When presented with an ultimatum by Napoleon in 1806, Holy Roman Emperor Francis II not only had to abdicate and accept the dissolution of an entity in the centre of Europe boasting a vintage of eight centuries; he also had to endure a scathing summary of his overstretched Empire’s irrelevance in the continent’s new order. Bonaparte told the humiliated Habsburg that his Empire was akin to an old maidservant who had been raped by every member of the household in which she served. It was time to put her out of her misery.
Although the Holy Roman Empire’s genesis had been in the distant medieval era and it cannot be viewed in the same light as the war-like nations of Europe that were engaged in constant conflict with each other, it had continued as a useful and desirable ally for any competing European power poised to lock horns (whether England, France, Spain or Holland) for the remainder of its existence, mainly due to the sheer scale of the land it covered and the number of troops it could therefore call upon when battle commenced. Largely governed by Germanic rulers, the Empire nevertheless reached as far south as Northern Italy and comprised a complex sequence of sovereign kingdoms, city states, duchies, principalities and hundreds of other sub-divisions that, on paper, maintained a degree of independent sovereignty, though officially owed their allegiance to the Emperor. In retrospect, it’s hard not to view the Holy Roman Empire as a prototype for the European Union.
Perhaps if Boris Johnson had used his evident intelligence to draw parallels with Europe’s previous centralised economic and political powerhouse instead of taking the lazy Livingstone route to Nazi comparisons, maybe his latest gaffe could have been avoided. Both Nazi Germany and Napoleonic France evolved from mere nations into a system of continental conquest and subjugation, one that imposed order on central Europe by invading its sovereign territories and brutally expanding the boundaries of the conquering country in the process. By contrast, the Holy Roman Empire was a bureaucratic brotherhood of nations, part Common Market/part NATO; it even crossed the great divide between Catholicism and Protestantism in its member states. The Emperor usually emanated from an established dynasty of rulers, but was nevertheless an elected monarch, even if his electorate consisted of the elite Prince-Electors rather than the general public. Sound familiar?
The demise of the Holy Roman Empire was made easier by its sprawling size, particularly when Napoleon’s armies could pick off one vulnerable member state after the other before striking at its Austrian heart and forcing the Emperor to surrender his crown and bring the 800-year-old institution to an undignified end. It had become bloated, complacent and effectively irrelevant to the nineteenth century, and all that was required to kill it off was one ruthlessly ambitious demigod who had no respect for its ancient traditions. Unlike Napoleonic France or Nazi Germany, the EU is not a county and neither was the Holy Roman Empire. Boris resorted to crass Napoleonic and Nazi references because he knows these are ones that the British public can relate to in basic black-and-white terms, not to mention ones that will invoke the spirits of Trafalgar or Dunkirk. Utterly meaningless spirits when it comes to this particular debate, but potent ones all the same.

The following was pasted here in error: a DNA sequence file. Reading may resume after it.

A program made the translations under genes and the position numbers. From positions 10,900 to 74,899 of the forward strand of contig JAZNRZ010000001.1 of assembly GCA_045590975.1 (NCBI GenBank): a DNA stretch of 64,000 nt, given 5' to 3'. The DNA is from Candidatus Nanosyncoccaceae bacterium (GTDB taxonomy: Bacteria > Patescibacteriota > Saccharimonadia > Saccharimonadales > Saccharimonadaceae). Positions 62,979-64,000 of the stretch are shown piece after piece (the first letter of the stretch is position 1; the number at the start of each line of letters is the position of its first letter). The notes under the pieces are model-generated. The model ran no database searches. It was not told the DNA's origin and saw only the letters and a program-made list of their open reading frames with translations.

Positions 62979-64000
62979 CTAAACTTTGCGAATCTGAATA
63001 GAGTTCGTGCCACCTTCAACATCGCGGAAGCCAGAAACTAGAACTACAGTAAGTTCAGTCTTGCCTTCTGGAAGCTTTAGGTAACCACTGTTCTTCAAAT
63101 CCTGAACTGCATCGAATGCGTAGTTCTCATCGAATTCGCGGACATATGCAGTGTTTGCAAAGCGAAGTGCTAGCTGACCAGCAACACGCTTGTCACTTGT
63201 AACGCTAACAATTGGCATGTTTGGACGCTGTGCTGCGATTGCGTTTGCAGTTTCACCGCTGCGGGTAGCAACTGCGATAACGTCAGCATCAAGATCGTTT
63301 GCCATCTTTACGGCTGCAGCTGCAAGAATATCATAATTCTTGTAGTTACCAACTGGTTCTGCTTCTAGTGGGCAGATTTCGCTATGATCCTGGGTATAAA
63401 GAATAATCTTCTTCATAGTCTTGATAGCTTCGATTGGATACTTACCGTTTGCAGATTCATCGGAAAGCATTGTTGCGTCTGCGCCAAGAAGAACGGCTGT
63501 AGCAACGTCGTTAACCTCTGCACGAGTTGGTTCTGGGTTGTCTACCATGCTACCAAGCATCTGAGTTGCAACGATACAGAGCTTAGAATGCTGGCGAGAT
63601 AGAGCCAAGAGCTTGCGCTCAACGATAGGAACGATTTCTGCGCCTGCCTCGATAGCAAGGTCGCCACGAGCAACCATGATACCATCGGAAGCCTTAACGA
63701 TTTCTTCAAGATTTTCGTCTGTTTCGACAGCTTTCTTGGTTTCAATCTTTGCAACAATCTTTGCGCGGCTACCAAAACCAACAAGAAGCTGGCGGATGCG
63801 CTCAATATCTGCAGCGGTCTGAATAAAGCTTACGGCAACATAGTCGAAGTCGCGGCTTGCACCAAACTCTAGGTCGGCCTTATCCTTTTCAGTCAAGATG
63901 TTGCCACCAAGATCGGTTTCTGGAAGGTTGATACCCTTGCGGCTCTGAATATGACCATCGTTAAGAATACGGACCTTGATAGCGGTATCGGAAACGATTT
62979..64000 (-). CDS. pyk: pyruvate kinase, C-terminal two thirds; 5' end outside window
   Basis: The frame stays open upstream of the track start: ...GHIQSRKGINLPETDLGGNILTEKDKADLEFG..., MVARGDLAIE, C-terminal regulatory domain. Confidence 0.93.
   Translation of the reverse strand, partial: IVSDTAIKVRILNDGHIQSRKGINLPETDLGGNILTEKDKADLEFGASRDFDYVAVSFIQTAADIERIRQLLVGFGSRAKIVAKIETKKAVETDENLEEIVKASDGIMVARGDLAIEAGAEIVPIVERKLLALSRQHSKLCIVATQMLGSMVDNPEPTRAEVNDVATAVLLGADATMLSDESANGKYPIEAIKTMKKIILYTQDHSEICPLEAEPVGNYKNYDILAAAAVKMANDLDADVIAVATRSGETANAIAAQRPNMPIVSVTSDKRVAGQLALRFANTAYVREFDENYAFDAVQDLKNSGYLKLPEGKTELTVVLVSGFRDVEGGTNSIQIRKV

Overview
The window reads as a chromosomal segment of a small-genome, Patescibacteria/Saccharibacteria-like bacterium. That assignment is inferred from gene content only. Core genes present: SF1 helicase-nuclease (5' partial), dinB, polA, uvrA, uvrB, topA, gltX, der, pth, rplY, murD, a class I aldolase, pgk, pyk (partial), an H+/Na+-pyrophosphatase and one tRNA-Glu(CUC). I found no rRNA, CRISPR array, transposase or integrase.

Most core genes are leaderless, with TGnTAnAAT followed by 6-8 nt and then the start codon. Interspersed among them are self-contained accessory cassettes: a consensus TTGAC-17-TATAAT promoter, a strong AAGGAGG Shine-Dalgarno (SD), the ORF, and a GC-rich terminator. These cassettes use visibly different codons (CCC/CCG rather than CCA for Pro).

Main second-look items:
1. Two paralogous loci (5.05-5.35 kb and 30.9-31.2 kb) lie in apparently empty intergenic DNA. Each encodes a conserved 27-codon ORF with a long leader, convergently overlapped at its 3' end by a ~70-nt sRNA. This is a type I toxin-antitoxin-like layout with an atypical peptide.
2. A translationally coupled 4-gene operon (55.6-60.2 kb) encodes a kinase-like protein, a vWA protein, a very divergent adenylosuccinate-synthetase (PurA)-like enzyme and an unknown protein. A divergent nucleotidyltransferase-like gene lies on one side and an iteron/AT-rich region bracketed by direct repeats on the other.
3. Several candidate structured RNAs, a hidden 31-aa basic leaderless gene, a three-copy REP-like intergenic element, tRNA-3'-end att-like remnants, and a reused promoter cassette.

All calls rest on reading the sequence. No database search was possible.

At the same time as Bo-Jo was playing his pound-shop Churchill, Eastern Europe was embroiled in a war of words set to music. Ukraine won Saturday’s Eurovision Song Contest with a number apparently inspired by the singer Jamala’s great-grandmother being forced to leave her Crimean homeland by Stalin in 1944 (the title of the song) during his revenge on Crimean Tatars for alleged collaboration with the Nazis. This effective ethnic cleansing resulted in the deaths of an estimated 100,000 deportees from the Crimean Peninsula to the Uzbek Soviet Socialist Republic in Central Asia. Not exactly the basis for an upbeat entry into a song contest noted for its banal lyrical content, but a highly charged one at this moment in time.
Let’s face it, though, the Eurovision has been a hotbed of political bias ever since the old Eastern Bloc countries were welcomed into the fold over 20 years ago. The blatantly partisan nature of the voting was one of the reasons Terry Wogan gave up his stint at the microphone, and it seems whatever controversial move Putin’s Russia makes is only ever really punished in the incongruous environs of an entertainment event while an impotent EU and UN watch on. I remember lipstick lesbians t.A.T.u. being greeted with a chorus of catcalls and boos during their performance for Russia at the tournament in 2003, so voters opting for a song criticising past Russian activities in a country that has recently been annexed by Putin is no great surprise.
Predictable outrage in Russia itself to Ukraine’s triumph hardly ranks the song’s success alongside one of the Eurovision’s great robberies, such as General Franco allegedly rigging the victory for Spain over Cliff in 1968, but it does show that the continent of Europe, from its western to its eastern tips, is a far-from happy bunny at the moment – something that the approaching deadline of June 23 (and all the hypothetical propaganda surrounding it) probably isn’t helping.
© The Editor